More than anything, it’s not just some little thing that we do any more. As an organization, we get very few breaks for this event, and it’s now over 3/4 a mile of street space for one day. We have only 8 employees in our organization, so being able to do something like is really a testament not only to their efforts, energy and capacity but also to those same factors in our participants, the vendors we work with and our volunteers.
Tell us about the vendors and their small businesses – what’s special/unique about them?
La Cocina, as an organization, believes that many of the best cooks in any city are hidden under our noses. They are the women (and, yes, they are most often women) who support their families through the food that they make. They work the margins of the economy, but refine their product to a specific niche market. When they come to La Cocina, the idea is to translate that success into the broader marketplace. To see their truly impressive entrepreneurial spirit rewarded. They are driven, talented and exceptional, and in that way they are like so many other entrepreneurs. In that they are taking this risk and doing this for the opportunity of economic freedom, well, that’s fairly special.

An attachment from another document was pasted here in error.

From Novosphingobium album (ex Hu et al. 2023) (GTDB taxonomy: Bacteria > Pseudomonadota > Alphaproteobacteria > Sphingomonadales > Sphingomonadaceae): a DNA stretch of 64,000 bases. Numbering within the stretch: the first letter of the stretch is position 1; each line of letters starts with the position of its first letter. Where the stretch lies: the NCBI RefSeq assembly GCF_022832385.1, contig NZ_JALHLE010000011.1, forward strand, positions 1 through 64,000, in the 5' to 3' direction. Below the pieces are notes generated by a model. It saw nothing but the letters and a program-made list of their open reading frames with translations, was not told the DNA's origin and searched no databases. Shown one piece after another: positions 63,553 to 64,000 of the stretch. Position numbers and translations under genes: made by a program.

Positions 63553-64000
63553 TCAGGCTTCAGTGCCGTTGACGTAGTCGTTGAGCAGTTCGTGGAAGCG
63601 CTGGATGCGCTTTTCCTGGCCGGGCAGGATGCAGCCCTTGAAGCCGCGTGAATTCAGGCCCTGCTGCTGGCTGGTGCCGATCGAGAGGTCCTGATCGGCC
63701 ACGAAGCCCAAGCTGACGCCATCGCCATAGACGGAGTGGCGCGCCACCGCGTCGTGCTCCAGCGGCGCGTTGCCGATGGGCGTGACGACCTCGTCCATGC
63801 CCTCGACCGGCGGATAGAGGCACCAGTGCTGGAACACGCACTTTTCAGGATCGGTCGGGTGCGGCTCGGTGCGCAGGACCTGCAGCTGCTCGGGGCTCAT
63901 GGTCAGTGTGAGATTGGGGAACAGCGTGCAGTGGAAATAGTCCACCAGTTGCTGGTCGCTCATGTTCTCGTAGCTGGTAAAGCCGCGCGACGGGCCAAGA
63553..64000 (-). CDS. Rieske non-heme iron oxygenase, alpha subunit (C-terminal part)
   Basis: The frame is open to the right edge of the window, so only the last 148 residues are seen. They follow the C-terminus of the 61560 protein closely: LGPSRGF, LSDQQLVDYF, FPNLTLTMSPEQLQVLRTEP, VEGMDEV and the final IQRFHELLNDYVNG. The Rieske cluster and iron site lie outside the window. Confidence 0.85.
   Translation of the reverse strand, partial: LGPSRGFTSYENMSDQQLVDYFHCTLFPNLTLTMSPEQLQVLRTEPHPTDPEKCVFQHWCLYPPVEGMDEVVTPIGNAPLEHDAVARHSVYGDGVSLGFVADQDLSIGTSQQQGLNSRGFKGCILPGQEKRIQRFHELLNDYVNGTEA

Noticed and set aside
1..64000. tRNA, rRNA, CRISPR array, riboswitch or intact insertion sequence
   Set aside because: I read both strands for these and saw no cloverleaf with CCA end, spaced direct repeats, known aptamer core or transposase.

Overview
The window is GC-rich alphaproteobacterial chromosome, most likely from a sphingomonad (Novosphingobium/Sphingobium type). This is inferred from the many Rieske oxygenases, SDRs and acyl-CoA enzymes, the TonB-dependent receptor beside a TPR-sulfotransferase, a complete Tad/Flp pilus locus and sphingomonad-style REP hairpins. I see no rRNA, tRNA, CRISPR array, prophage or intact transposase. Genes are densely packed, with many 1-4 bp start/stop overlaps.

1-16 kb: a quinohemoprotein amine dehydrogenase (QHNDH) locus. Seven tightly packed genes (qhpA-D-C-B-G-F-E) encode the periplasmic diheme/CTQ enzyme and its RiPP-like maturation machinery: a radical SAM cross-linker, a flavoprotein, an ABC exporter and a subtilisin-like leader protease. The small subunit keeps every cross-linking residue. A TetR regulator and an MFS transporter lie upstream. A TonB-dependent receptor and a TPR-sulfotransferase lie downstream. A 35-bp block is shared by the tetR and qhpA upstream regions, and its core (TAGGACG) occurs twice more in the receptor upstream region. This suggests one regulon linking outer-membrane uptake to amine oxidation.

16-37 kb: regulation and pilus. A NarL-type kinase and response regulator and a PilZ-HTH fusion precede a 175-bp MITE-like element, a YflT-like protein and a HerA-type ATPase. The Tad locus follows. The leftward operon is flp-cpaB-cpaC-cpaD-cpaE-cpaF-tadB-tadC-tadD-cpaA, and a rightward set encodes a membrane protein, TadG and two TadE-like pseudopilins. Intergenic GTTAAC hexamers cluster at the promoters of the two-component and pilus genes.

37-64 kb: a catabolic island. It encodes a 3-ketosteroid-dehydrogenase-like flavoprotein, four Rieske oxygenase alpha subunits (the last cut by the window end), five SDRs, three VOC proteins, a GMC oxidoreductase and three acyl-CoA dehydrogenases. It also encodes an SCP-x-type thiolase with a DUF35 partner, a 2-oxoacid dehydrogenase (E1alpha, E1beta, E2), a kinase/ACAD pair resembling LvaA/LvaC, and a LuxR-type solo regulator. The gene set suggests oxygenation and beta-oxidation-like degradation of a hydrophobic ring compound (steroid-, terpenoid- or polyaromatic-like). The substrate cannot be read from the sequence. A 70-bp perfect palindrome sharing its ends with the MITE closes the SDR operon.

Where do the proceeds go?
All proceeds from the Night Market benefit the incubator programming at La Cocina. All profits from the festival go to the same cause. Importantly, however, your dollars spent at the festival go to the entrepreneur themselves. That’s an important part of the event!
What are some of the dishes/vendors you’re most looking forward to this year? Any don’t miss things?
We’re just excited to eat one (or two, or three…) of everything but some definite stand outs include: